Happy chaos and no one is complaining here
Usually, happy hours and Monday mornings are as compatible as Kaka and cricket. But when football's World Cup is three days from kick-off, the normal is in suspended animation. For proof, you just needed to step into the atrium outside the Oliver Tambo International airport in Johannesburg, reports Dhiman Sarkar.sports Updated: Jun 08, 2010 00:04 IST
Usually, happy hours and Monday mornings are as compatible as Kaka and cricket.
But when football's World Cup is three days from kick-off, the normal is in suspended animation. For proof, you just needed to step into the atrium outside the Oliver Tambo International airport in Johannesburg.
To the blast of vuvuzelas and with a melange of colours that was a sight for eyes sore from lack of sleep on a long-haul night flight, South Africa said 'welcome.' The German national team was due not long after the Jet flight from Mumbai and the place was abuzz with media, fans, some looking more lost than the others, and those looking at every guest in the hope that the face and the name on their placard would match. Hung from the sunroof, a huge black-and-white football swayed gently as if supervising the happy chaos.
First impressions can be misleading but it sure felt nice that President Jacob Zuma's assertion that South Africa is ready was not lost in translation. Everyone connected to the World Cup — media, fans, delegates and volunteers — went through a separate channel for immigration. And in less time than it takes to prepare instant noodles, formalities of entry were complete. This certainly was better than Germany four years ago.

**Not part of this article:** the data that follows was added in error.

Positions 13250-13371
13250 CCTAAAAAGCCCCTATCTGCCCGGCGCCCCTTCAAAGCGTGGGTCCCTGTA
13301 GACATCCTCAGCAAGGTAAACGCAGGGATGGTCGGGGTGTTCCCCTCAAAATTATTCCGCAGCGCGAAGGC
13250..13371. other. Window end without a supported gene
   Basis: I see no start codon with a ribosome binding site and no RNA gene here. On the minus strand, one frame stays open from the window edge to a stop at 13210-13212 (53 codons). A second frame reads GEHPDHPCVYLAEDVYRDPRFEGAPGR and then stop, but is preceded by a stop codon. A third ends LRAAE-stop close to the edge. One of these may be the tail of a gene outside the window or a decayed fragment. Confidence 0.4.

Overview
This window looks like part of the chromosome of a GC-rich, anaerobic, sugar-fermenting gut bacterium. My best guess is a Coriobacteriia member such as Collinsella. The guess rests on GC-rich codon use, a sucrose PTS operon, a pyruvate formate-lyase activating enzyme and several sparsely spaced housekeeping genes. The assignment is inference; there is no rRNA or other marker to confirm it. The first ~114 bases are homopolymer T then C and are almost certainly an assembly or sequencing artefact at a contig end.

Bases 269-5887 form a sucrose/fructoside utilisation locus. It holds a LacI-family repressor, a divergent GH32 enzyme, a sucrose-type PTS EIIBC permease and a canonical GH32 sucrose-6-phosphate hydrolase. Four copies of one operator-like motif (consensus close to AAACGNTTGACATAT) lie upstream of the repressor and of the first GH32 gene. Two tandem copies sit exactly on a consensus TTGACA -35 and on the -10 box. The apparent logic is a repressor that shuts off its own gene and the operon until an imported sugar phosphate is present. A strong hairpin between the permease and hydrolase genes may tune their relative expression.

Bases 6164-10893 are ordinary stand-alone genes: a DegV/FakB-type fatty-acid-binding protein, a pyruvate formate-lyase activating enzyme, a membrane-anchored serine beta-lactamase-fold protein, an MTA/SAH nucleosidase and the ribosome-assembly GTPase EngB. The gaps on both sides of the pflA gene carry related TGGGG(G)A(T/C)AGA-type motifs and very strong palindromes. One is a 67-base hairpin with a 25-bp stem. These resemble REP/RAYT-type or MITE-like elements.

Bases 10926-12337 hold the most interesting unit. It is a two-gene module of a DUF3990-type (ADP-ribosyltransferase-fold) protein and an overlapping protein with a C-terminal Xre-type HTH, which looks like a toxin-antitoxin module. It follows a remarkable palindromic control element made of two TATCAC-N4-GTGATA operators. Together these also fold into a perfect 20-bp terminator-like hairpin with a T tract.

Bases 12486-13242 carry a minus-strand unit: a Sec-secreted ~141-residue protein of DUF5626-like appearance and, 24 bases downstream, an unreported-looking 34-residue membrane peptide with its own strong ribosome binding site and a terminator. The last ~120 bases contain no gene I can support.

Here to watch their first World Cup, Nirab Dholakia and Nikunj Patel, who connect South Africa and Surat through their diamond business, were impressed. With a smile the lady at the immigration counter said she would catch the matches on TV. With an even bigger smile, she said Bafana Bafana (which is what the South Africa national team is called) would win the cup.
As we drove to our lodgings in Kensington, it seemed anybody and everybody who had anything to advertise had latched on to the World Cup.
The gold statuette, for which 32 teams and 736 footballers will fight for come Friday, glistened in the pleasant winter morning from nearly every hoarding.
The arrival terminal prepares the visitors for that. Here, you tread on areas painted in South Africa flag and stalls sell team shirts (South Africa shirts were most in demand and cost 599 rands, said a salesman at one of the counter), vuvuzelas (175 rands) and flags (75 rands). At the approach to Southgate Mall near Soccer City, a trio from Mozambique was selling flags — one of them, Samuel, said South Africa flags were most in demand, followed by Brazil and Portugal.
Cars had flags pinned on their doors and some had team-colour covers for looking glass.
The World Cup's in your face here. And no one's complaining.